These terms led many to conclude that President Juan Manuel Santos was pursuing any peace agreement and not necessarily the right deal for Colombia, in order to bolster his domestic political standing, which has suffered due to dismal economic growth, and to secure a Nobel Peace Prize. (While his approval rating remains low, he did manage to win a Nobel Prize.) Guibovich succinctly stated his position on the matter saying, “I want peace for Colombia but not at any price.”[9] Hoyos similarly interpreted the results of the plebiscite as demonstrating that the Colombian “people want a [negotiated] peace agreement, but a different agreement from the one they [already] reached.”[10] The plebiscite clearly shows that Guibovich and Hoyos are in the majority. However, outlying coastal areas that continue to suffer extensively from the ongoing conflict were willing to accept the high costs of the deal and cast their votes accordingly.[11]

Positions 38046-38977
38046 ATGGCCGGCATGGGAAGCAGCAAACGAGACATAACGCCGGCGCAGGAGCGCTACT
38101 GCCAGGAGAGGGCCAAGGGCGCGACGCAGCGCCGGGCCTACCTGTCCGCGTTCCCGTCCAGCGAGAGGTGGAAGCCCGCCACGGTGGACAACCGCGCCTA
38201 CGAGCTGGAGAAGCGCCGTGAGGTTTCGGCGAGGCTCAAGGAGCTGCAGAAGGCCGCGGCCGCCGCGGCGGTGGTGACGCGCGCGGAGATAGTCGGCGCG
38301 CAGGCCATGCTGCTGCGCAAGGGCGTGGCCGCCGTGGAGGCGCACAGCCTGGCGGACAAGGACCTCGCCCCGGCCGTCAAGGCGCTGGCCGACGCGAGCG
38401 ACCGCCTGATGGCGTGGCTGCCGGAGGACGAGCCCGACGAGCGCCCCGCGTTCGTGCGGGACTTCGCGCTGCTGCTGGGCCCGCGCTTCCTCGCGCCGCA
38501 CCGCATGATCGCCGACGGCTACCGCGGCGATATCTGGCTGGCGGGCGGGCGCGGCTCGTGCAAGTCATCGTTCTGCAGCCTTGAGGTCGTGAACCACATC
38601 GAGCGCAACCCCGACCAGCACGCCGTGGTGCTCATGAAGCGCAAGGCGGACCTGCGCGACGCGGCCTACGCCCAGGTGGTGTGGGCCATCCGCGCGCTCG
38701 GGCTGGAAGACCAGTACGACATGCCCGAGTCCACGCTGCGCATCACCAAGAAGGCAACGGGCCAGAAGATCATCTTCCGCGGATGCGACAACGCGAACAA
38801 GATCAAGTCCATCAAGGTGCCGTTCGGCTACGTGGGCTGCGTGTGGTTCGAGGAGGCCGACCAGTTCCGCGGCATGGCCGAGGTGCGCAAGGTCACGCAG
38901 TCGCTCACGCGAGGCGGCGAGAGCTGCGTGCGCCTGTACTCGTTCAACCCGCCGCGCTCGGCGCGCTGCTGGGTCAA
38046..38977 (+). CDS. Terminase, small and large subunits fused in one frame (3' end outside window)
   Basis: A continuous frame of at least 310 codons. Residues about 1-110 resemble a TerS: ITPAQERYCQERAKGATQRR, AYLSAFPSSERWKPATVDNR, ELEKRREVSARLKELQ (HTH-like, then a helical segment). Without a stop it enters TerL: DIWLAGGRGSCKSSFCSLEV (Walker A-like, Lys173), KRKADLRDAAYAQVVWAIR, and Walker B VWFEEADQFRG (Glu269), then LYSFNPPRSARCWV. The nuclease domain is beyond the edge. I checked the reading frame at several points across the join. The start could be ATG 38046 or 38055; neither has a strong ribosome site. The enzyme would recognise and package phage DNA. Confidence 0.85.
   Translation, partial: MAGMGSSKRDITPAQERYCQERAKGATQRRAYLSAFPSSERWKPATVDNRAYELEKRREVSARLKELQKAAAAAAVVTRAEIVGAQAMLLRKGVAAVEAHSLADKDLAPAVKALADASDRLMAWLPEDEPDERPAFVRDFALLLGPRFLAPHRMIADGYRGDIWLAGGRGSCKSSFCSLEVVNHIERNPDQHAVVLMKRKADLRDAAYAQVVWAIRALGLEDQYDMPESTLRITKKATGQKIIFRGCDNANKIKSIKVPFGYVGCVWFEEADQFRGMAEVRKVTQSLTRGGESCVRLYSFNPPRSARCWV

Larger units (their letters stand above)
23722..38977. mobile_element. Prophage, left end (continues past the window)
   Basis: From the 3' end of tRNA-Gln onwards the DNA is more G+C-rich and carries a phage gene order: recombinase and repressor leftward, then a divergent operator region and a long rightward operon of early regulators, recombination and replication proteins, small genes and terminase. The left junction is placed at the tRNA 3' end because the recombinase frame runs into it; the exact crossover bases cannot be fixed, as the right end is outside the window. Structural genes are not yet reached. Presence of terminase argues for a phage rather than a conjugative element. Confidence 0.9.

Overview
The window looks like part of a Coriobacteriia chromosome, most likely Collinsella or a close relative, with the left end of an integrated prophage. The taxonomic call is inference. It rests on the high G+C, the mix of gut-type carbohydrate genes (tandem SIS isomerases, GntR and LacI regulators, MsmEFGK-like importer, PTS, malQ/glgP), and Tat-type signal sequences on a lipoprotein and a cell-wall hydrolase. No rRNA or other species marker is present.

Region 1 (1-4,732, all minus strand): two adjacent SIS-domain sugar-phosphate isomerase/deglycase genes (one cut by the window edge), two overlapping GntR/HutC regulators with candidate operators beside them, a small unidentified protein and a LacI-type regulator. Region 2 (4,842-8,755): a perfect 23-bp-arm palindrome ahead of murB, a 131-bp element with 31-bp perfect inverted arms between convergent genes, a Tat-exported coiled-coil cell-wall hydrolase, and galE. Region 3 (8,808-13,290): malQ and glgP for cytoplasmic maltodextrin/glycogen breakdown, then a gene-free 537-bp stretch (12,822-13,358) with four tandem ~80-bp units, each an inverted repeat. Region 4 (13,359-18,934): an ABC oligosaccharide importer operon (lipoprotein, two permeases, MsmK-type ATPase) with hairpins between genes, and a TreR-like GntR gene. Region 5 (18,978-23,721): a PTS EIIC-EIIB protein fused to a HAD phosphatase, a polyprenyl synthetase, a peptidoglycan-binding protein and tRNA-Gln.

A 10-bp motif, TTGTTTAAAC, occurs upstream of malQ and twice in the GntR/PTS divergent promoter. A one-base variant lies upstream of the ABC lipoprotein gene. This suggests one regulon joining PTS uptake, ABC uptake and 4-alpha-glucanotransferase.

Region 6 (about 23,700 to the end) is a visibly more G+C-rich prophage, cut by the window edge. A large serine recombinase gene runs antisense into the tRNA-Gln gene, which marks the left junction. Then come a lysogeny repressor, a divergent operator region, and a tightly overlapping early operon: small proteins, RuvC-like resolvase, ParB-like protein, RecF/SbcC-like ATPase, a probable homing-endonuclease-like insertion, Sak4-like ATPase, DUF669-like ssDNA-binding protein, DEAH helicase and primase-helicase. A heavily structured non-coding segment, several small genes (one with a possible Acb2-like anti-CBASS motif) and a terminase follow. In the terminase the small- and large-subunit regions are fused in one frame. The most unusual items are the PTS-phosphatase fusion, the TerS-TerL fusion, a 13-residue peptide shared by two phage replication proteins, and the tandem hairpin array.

Return to Havana

Immediately following the results of the plebiscite, both sides returned to Havana and remained committed to a peaceful solution to Colombia’s conflict. For the government’s part, Santos has staked his presidency on peace. Aza stated that “finishing his presidential mandate without a ratified accord would be a failure similar to that of President Pastrana with the famous “silla vacía” [empty chair] in Caguán.”[12] Aza is referring to an iconic photo of Pastrana sitting by himself at the negotiating table in Caguán, Colombia. Next to Pastrana is an empty white chair where FARC leader Perdo Antonio Marín (known to most by his nom de guerre, Manuel Marulanda) was supposed to sit during the third round of negotiations between the government and the FARC. To this day, Pastrana’s presidency is most commonly remembered for pursuing these failed negotiations.